"I've died before," she said. "At the Academy. On Miranda. Pieces of me died. Reevers and Alliance and bounty hunters. I know what afraid feels like. This is…" she didn't have the words to describe it.
"Not the same, luv. Not the same as knowing you were going to die, and then not."
River cocked her head to one side, peeping into his mind.
"You feel it, too."
"Get out of my head, seer!" Spike said, harshly. The splashing of his feet became louder as he attempted to put some distance between himself and River.
"Can't," said River firmly. "Can't help hearing what's being shouted. Spike, stop."
Spike stopped walking, waited with a helpless air as River caught up to him. She stood in front of him, looking up at where she knew his face was. She barely came up to his shoulders.
"I hear you," River said. "I know you. I've spent all these hours in the dark hearing nothing but your thoughts. I know what you know. I feel what you feel." Her voice dropped to a whisper. "Am I feeling this, or are you?"
"We both are," Spike admitted. He sighed, and ran a hand through his unruly curls, long since fallen out of their gelled prison. "Bloody woman. What have you done to me?"
It was absurd, really. Both were filthy and soaking wet. They were both hungry and tired and alone in the pitch dark with no one but each other. But none of those things mattered. River rose up on her toes, and Spike inclined his head, and they met somewhere in the middle, their lips brushing in a soft kiss, as gentle and caressing as a butterfly's wing. River closed her eyes, savouring the feeling. She had never been kissed before. It made her feel light as air, like she would float away, if Spike's arms weren't holding her to the ground.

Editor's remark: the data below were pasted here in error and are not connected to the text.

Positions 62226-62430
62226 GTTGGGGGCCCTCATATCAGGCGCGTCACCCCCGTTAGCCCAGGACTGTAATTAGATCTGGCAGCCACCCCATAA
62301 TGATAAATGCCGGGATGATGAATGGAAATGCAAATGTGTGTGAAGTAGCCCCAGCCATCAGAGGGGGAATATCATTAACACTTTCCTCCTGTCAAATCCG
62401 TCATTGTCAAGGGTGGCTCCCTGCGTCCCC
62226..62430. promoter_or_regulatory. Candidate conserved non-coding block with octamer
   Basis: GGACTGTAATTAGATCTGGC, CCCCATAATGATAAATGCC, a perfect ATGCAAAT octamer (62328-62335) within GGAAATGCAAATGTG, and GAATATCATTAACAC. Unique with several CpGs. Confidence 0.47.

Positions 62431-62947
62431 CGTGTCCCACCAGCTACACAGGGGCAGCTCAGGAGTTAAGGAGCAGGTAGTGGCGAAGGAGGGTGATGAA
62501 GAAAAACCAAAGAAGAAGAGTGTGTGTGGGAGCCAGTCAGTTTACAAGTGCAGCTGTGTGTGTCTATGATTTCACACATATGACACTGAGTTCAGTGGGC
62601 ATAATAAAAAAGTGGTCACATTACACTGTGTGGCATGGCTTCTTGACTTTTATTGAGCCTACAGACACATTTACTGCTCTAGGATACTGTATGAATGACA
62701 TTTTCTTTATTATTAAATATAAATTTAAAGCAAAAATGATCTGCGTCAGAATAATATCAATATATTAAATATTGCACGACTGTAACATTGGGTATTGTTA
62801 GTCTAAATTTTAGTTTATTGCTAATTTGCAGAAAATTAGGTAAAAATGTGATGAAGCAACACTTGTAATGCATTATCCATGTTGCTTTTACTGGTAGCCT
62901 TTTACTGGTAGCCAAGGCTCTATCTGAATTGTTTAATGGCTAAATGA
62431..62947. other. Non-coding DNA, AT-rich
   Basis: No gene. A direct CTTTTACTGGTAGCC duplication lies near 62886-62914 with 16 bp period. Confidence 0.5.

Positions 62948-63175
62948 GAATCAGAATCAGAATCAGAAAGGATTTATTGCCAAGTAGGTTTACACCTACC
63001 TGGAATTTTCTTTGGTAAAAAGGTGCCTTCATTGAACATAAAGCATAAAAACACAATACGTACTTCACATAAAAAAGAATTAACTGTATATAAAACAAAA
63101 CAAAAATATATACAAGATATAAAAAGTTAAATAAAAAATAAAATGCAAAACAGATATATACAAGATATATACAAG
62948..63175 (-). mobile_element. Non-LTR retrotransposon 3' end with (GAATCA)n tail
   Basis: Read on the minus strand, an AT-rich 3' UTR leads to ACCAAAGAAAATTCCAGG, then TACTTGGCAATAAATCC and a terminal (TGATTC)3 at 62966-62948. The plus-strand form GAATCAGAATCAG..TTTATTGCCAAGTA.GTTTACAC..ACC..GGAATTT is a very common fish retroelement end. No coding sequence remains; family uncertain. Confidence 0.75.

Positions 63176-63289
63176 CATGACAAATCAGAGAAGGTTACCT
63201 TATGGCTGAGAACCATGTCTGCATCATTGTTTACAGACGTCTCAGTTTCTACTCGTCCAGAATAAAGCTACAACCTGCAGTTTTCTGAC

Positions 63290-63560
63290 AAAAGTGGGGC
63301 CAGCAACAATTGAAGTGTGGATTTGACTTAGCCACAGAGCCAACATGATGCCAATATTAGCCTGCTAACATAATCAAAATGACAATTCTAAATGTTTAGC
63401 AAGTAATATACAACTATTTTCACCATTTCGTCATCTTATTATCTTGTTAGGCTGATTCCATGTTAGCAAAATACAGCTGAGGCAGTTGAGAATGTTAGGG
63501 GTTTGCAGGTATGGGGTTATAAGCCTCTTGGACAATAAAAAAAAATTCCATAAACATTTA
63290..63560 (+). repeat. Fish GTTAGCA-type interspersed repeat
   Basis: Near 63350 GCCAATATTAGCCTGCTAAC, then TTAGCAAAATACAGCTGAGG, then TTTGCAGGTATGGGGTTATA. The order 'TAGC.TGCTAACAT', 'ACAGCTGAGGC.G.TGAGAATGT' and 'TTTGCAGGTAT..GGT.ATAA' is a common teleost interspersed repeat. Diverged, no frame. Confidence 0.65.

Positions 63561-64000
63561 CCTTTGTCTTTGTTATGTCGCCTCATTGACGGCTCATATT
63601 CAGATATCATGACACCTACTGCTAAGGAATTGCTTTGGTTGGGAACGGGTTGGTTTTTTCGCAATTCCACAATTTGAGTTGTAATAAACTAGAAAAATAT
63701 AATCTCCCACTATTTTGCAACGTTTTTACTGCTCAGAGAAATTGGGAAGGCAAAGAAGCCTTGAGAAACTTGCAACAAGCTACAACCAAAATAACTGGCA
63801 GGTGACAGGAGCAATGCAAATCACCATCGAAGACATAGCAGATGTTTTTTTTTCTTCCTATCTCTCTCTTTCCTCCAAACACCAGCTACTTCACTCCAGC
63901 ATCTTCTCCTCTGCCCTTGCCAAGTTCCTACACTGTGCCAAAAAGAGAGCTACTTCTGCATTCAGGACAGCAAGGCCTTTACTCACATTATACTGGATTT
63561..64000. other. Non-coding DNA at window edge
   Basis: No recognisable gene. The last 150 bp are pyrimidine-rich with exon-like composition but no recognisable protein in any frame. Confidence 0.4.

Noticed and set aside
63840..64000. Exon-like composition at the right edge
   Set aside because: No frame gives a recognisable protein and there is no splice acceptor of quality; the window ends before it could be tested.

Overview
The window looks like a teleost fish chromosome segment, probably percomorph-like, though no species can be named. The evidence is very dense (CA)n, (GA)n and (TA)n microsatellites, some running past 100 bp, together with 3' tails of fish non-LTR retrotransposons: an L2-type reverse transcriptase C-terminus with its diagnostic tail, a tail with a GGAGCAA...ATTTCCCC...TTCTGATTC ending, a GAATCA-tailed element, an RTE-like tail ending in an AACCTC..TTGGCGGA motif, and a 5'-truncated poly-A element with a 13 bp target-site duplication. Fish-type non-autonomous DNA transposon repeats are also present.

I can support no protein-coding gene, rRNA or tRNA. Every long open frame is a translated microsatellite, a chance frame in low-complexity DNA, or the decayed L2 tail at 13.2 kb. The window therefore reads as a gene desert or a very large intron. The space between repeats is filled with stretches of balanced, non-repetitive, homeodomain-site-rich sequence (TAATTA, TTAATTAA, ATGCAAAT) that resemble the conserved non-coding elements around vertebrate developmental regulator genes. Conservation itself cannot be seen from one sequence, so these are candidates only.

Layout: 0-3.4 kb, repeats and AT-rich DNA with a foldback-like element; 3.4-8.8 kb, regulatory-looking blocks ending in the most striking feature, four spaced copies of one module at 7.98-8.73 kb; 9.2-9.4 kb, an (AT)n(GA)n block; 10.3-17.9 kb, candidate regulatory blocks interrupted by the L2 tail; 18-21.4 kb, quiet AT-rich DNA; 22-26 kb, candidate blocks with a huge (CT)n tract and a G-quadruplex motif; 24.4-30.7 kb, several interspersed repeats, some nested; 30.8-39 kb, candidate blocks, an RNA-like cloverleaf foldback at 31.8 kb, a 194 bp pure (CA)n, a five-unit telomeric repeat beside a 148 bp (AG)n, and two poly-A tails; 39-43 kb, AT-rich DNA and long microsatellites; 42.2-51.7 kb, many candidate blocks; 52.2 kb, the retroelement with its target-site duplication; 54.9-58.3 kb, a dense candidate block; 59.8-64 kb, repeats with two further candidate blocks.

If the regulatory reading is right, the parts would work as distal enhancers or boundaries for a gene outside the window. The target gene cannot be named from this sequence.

No one could blame her for wanting more. She had never felt anything like this before. She wrapped her arms around Spike's neck, and pulled him down, kissing him again. This kiss was different. It was full of heat and passion and a promise of… what exactly? River didn't know. But the echo of Spike's thoughts told her he did. And he wanted it as much as she did.
"River," Spike whispered. His voice was rough with emotion. "I…"
River put a finger to his lips.
"I know," she whispered.
"I wish I could…"
"Shhhh," River interrupted him suddenly. She could hear something. Something beyond Spike's thoughts, and the pounding of her own heart. Another mind. She could hear another mind.
"Someone else is here," she said, her voice filled with excitement. "Spike, there's a way out!"
Spike's mind shifted gears at a lightning pace.
"Come on!" he said.
Together, they splashed through the water.
"Can you see it?" Spike breathed. "Can you see?"
River closed her eyes, and looked through his. Through his vampire eyes, she could see it – a speck of light ahead in the distance.
"Light," she whispered. And then louder. "Light!"